My friend Rabbi Debra Kolodny sent me the text of A Sermon for Passion Week by Briallen Hopper, a faith blogger and divinity student (you can read Hopper at Huffington Post -- I'm certainly going to from now on!) and the sermon so moved me that I want to share it here. Here's how it begins, with a text from Lamentations (which in the Jewish community we read on Tisha b'Av) and with some of Hopper's own words:
“Thus says the LORD:
A voice is heard in Ramah,
Lamentation and bitter weeping.
Rachel is weeping for her children;
She refuses to be comforted for her children,
Because they are no more.
Thus says the LORD:
Keep your voice from weeping, and your eyes from tears;
for there is a reward for your work,
says the LORD:
they shall come back from the land of the enemy;
there is hope for your future, says the LORD:
your children shall come back to their own country.”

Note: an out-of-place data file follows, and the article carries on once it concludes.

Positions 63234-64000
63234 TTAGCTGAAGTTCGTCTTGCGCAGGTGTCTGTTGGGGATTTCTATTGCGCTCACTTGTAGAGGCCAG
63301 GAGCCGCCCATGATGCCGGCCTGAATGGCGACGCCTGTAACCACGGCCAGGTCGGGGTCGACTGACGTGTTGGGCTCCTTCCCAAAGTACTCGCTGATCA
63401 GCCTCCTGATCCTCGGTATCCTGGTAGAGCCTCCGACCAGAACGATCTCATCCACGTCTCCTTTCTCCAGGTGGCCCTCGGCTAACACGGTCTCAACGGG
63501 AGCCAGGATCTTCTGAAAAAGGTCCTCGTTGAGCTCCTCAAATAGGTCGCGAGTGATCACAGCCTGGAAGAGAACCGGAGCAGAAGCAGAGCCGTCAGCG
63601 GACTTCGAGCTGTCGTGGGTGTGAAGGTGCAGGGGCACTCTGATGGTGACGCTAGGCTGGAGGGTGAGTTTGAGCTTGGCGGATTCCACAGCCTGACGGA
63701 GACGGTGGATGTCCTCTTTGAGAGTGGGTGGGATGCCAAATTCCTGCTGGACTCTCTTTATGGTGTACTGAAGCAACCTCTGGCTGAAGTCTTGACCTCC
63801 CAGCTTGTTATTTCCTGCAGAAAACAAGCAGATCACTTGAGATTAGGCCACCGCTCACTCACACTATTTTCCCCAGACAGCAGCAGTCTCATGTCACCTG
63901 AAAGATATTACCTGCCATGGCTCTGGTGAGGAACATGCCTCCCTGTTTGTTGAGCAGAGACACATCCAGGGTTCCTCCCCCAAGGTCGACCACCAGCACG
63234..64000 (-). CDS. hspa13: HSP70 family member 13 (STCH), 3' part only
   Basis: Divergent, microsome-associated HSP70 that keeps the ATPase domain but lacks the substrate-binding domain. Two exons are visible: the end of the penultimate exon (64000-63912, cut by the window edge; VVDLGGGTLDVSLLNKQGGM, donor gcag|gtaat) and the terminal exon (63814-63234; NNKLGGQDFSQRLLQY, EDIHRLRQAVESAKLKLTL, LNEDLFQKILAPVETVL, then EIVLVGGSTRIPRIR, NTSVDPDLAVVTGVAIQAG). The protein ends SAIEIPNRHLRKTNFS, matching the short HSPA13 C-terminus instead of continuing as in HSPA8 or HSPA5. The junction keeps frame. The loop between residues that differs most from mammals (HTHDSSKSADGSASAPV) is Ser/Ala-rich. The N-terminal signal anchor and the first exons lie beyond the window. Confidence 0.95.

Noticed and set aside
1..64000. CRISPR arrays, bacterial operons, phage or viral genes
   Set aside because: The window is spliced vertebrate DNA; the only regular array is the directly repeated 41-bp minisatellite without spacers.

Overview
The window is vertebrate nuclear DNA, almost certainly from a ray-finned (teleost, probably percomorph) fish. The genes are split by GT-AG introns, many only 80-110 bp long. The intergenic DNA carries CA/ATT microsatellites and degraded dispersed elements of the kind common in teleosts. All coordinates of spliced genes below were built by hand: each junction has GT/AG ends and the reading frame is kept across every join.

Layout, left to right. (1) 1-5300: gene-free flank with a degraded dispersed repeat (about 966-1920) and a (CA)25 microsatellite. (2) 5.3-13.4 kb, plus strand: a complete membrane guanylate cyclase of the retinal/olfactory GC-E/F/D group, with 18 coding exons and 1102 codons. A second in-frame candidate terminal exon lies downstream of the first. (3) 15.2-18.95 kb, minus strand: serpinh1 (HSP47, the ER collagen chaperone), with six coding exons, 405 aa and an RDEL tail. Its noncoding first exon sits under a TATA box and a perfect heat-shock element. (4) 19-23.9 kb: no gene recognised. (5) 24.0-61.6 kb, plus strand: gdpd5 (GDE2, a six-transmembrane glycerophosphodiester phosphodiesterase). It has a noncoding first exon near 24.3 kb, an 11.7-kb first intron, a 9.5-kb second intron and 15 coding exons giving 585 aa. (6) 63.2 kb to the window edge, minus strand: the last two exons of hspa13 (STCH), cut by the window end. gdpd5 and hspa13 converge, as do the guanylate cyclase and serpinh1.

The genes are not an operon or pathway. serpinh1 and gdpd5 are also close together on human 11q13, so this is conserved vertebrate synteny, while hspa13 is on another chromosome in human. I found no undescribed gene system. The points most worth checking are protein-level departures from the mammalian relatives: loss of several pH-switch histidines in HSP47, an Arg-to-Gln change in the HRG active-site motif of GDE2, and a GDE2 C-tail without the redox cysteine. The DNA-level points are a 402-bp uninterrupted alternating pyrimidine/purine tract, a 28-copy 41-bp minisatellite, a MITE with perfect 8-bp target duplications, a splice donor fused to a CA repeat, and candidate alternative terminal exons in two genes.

It’s been thousands of years now,
but Rachel is still weeping for her children.
She’s still refusing to be comforted.
But she’s not in Ramah.
Right now Rachel is in suburban Minnesota.
Her son Justin bravely came out at age thirteen and endured merciless bullying for two years.
He killed himself last August.
Rachel found his body.
Rachel is also in Indiana.
Her son Billy was called a fag at school.
His classmates told him to kill himself.
And so he did.
Rachel found his body too.
Dan Savage, who shared the sermon with the internet-at-large, called it a "mashup of an It Gets Better video and the Passion of the Christ." Warning for content relating to rape and violence against women and GLBT people; if reading this is going to be harmful for you, please guard your boundaries as needed. But for those of us who are not triggered by this material, this is, I think, a sermon we all need to read. Hopper writes that we like to talk about "justice," but
"Justice" cannot do justice to the stories
Of the people who come through our doors
Reeling with pain,
Trapped in cycles of trauma,
Covered with scars and bruises in their spirits or under their clothes.
I know this to be true, and my heart breaks reading the stories Hopper tells. But she also offers a powerful way of thinking about Jesus as one of these wounded children, and at the end of the sermon she also offers hope.
If this sounds like something you can bear reading, here's the link: A Sermon for Passion Week. Thanks, Briallen, for this powerful example of how to preach.